I'm not really sure what my mods are showing me. I suspect it's the total current drawn from the battery and that would include both the electronics and the atomizer load. My Aegis mods list coil resistance plus amps and voltage drawn that I presume is battery load or maybe it's the load from the coil only. Maybe someone knows that info.
     
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  6. Mooch

    Mooch Electron Wrangler Verified Member ECF Veteran

    Supporting member
    May 13, 2015
    Run the ohm’s law equation using the coil resistance and voltage the display shows you. If the current it shows you equals what your equation solves to then you know you are looking at the coils current and not the battery current.

    In a multi-battery device the coil current is MUCH higher than the battery current so it’s usually pretty easy to see which is being shown. Almost all mods show the coil current. DNA and Dicodes-based mods can be set to show the battery current IIRC.

    The regulator board + screen current draw is often about 15mA or so. This might not even show up on a display that claimed to show both the coil current and current needed to run the electronics.
     
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  7. Opinionated

    Opinionated Vaping Master Verified Member ECF Veteran

    Aug 19, 2015
    My Mountain
    The topside dual shows amps that are being used.. it's close to what steam engine says, but not exact to steam engine so I'm not sure what the ever so slight difference is, but it's very close anyway..
     
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  8. Punk In Drublic

    Punk In Drublic Vaping Master ECF Veteran

    Aug 28, 2018
    Toronto, ON
    The Aegis displays coil voltage and coil current draw based on your resistance and power setting. Adjust either resistance and or power, voltage will change and as a result, so will the current draw at the coil. V = √PxR and then I = V/R. However, current draw at the battery will only change with power and battery voltage, not resistance. I = P/V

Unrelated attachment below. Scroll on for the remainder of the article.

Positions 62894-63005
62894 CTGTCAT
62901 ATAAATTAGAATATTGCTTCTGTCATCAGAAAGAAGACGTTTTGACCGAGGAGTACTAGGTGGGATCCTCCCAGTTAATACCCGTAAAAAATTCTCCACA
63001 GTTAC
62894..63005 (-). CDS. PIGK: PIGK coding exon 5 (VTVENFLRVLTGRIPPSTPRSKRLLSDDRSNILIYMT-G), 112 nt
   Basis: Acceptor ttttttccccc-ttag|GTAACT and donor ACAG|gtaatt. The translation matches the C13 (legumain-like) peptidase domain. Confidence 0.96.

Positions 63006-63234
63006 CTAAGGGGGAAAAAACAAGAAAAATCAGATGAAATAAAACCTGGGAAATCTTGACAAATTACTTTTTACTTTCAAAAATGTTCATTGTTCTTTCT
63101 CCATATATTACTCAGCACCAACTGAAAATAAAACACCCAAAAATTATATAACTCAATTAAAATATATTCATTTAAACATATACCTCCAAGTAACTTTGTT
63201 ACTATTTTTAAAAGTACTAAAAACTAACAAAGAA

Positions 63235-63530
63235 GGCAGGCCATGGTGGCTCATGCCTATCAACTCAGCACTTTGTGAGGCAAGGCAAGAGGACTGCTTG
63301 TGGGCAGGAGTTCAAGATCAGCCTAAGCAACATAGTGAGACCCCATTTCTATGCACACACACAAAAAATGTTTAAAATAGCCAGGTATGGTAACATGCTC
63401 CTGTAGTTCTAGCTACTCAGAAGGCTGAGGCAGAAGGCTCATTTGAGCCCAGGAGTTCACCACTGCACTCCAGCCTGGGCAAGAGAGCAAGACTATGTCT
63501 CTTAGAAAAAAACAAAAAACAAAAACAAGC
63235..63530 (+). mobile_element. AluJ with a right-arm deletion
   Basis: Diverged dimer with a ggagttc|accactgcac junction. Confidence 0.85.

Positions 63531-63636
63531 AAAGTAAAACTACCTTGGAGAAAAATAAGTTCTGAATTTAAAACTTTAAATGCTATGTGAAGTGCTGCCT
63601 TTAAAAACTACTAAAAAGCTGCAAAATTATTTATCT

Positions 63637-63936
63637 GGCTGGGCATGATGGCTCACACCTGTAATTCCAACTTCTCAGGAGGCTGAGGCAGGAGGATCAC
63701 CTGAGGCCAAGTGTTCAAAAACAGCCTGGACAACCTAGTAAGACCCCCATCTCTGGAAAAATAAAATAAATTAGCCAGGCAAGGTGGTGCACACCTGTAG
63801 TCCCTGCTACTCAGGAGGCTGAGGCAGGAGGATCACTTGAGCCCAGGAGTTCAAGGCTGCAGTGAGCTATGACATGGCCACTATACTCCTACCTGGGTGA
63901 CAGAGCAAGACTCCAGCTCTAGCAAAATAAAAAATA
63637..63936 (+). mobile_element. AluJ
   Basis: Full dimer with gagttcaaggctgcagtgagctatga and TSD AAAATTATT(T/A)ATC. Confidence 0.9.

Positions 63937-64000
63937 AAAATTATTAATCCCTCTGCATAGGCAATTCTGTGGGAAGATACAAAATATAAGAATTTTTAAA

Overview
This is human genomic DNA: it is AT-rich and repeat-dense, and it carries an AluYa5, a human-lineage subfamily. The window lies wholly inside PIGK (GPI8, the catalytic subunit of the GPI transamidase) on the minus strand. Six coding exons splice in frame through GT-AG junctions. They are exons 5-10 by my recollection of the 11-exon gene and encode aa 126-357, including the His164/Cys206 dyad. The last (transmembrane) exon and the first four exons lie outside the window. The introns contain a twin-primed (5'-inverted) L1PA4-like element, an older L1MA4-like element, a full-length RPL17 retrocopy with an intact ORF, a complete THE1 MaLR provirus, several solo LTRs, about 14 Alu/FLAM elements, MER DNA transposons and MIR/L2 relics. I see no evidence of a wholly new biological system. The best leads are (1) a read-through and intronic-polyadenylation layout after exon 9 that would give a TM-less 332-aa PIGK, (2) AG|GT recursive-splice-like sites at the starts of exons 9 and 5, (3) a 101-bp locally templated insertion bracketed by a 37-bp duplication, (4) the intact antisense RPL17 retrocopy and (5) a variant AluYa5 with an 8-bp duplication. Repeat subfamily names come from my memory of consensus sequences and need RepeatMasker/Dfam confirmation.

The Aegis does not display current draw at the battery.

    The example I gave above displayed how the coil current could be less that the battery draw. Depending on settings, ie: resistance and power, the coil current could be more than what is being drawn from the battery. Example: 0.15 ohms at 40 watts would yield approx. 16.5 amp draw at the coil, but only approx. 14 amps at the battery. But yet the same resistance at 60 watts would yield approx. 20 amps at both coil and battery. Increase above 60 watts with this resistance, and battery current becomes greater than coil current.
     
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  9. Punk In Drublic

    Punk In Drublic Vaping Master ECF Veteran

    Aug 28, 2018
    Toronto, ON
    The Topside Dual (non Yihi) is just displaying coil current. Perhaps this has changed with Firmware updates but the below example is displaying coil current.

    11 watts with 0.13 ohm coil = 1.20 volts and 9.2 amps at the coil. Battery current draw at 11 watts would be roughly 2 amps per cell at 3.2 battery voltage. Even less with full 4.2 volt batteries.

    Note: The black lines accross the screen is just the device screen refresh being lower than the camera's

    Steam Engine uses the exact math for it’s calculations – these are not the most accurate devices so there is usually a discrepancy.


    Topside Dual.jpg
     
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  10. Opinionated

    Opinionated Vaping Master Verified Member ECF Veteran

    Aug 19, 2015
    My Mountain
    nvm.. got it..
     
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  11. Punk In Drublic

    Punk In Drublic Vaping Master ECF Veteran

    Aug 28, 2018
    Toronto, ON
    Was in the middle of typing a response, but guess you figured it out.

    Just note: Steam Engine only displays battery current based on a single cell device. To use it for multi cell devices that employ a Series battery configuration, we need to multiply the battery voltage by the amount of cells. So if you want to know the battery current for the Topside Dual at 3.7 volts, you enter 7.4 volts in the Battery Voltage field.

    Steam does not provide calculations for a Parallel battery config, but you can easily divide the battery current draw by 2 to get your answer
     
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  12. Opinionated

    Opinionated Vaping Master Verified Member ECF Veteran

    Aug 19, 2015
    My Mountain

    Thank you for your help! :)
     
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  13. DaveP